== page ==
It may therefore be seen that our invention provides a medical appliance that may have one or more lumens available for the introduction or withdrawal of fluids or gases to or from the body of a patient during a medical or surgical procedure. The appliance may be readily formed to a shape dictated by the dynamic phenomena associated with any such medical or surgical procedure. For example, when used as a cardiac shunt, incisions are made at the desired location in a carotid artery, a tube is cut to length and the ends are inserted into the artery while, at the same time, the tube is formed to a shape dictated by the geometries of the location in a particular patient, the ends of the tube are held in place by suitable sutures around the artery and the appliance may be left in place for the desired period of time without further attention. When used as a suction and irrigating appliance, the lumens in a tube may be connected to suitable sources of irrigation material and to a source of vacuum and, again, the tube may be formed to any desired shape for further use by hand, may be taped in place after suitable formation or may be inserted in place for internal procedures.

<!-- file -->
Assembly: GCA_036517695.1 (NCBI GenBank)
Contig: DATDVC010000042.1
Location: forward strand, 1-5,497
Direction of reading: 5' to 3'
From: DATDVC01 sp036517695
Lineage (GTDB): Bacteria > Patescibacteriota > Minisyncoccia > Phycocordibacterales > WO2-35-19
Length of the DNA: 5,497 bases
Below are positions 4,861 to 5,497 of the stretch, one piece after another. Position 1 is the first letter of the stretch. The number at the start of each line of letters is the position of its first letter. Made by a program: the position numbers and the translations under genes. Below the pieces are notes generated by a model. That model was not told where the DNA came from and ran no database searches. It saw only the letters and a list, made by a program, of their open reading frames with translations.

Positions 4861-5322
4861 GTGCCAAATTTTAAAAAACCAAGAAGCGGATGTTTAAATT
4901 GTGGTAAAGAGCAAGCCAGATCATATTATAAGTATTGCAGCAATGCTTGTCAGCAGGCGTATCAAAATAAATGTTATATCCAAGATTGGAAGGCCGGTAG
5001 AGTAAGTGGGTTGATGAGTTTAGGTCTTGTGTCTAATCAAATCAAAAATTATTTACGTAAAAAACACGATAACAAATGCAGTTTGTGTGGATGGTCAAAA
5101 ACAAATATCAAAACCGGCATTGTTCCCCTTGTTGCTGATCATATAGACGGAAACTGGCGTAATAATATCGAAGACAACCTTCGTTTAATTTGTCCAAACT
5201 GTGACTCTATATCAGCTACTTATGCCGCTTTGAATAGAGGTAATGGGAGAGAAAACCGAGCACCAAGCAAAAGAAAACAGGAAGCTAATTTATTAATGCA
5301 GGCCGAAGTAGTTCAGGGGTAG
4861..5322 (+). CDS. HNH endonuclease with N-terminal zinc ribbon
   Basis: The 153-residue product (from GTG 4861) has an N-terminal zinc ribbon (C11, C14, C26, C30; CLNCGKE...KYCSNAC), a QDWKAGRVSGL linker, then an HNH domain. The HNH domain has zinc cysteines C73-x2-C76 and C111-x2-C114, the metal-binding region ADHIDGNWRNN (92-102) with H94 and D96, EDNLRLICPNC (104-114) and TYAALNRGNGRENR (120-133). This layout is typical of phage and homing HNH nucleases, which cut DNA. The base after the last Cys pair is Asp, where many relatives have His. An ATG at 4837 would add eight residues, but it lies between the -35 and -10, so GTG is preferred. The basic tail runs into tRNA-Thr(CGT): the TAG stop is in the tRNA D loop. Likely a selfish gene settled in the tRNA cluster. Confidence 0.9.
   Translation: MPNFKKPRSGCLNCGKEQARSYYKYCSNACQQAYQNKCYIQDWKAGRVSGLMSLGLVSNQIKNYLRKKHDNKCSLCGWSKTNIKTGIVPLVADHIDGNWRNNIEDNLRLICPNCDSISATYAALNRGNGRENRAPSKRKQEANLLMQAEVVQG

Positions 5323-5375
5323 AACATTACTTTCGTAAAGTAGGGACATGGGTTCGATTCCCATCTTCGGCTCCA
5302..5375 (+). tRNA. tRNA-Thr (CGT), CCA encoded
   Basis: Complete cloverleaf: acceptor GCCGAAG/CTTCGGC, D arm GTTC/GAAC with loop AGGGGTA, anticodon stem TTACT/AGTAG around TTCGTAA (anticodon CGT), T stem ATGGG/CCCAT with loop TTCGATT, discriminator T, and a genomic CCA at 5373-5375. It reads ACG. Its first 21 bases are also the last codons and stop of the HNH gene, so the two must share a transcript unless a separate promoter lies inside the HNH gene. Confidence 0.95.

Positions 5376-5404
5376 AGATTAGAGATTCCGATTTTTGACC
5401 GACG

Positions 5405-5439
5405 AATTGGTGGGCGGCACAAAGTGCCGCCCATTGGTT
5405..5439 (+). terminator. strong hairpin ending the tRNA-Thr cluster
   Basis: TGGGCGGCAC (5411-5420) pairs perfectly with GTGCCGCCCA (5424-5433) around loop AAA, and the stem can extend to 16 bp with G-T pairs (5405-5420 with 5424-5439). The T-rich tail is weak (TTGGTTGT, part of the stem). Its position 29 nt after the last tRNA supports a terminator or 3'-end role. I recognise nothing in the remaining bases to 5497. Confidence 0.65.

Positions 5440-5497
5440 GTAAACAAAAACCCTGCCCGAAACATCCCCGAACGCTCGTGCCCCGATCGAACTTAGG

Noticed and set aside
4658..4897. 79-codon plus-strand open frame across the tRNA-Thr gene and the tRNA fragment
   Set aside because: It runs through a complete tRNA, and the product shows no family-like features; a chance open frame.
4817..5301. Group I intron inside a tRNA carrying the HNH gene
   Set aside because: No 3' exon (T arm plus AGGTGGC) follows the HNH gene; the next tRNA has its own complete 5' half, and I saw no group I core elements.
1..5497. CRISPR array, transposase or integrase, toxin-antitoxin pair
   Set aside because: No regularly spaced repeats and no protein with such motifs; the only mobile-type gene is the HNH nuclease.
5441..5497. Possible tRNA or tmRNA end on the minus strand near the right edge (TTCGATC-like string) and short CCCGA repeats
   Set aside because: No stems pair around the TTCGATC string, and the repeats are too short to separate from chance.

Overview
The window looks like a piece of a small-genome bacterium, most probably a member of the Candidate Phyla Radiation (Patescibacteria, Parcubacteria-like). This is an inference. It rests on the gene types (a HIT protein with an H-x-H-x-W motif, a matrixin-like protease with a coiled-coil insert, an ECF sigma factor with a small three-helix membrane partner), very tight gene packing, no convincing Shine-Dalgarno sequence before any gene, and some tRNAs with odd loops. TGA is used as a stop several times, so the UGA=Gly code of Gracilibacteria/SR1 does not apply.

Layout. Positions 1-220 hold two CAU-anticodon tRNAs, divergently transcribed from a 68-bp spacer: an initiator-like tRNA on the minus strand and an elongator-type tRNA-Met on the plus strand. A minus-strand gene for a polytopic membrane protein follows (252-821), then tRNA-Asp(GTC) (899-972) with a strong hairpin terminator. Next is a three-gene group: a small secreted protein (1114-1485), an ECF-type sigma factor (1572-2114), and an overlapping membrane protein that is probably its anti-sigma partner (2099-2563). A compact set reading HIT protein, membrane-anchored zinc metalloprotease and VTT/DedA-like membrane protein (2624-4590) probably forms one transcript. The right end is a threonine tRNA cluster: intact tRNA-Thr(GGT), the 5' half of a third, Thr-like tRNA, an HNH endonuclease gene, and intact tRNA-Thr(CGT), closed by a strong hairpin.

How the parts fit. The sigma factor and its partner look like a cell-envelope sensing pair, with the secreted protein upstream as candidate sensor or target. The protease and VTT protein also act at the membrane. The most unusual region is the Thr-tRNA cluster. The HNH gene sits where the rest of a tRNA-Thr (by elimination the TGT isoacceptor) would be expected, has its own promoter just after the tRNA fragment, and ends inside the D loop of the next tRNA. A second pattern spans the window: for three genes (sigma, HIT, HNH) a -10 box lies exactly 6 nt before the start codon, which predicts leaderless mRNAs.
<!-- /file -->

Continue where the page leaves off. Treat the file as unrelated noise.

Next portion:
Significant aspects and features of the present invention include a ultramalleable stationary surgical suction for micro-surgery, neuro-surgery, and surgery which provides a malleability with a relationship existing between the durometer and diameter. This relationship is illustrated in the graph drawing.
Another significant aspect and feature of the present invention is a stationary surgical suction medical device which does not collapse under a vacuum due to the inherent design between the specific shape of the tubing. The specific shape of the tubing is chosen to reduce collapsing of the tubing under an applied vacuum.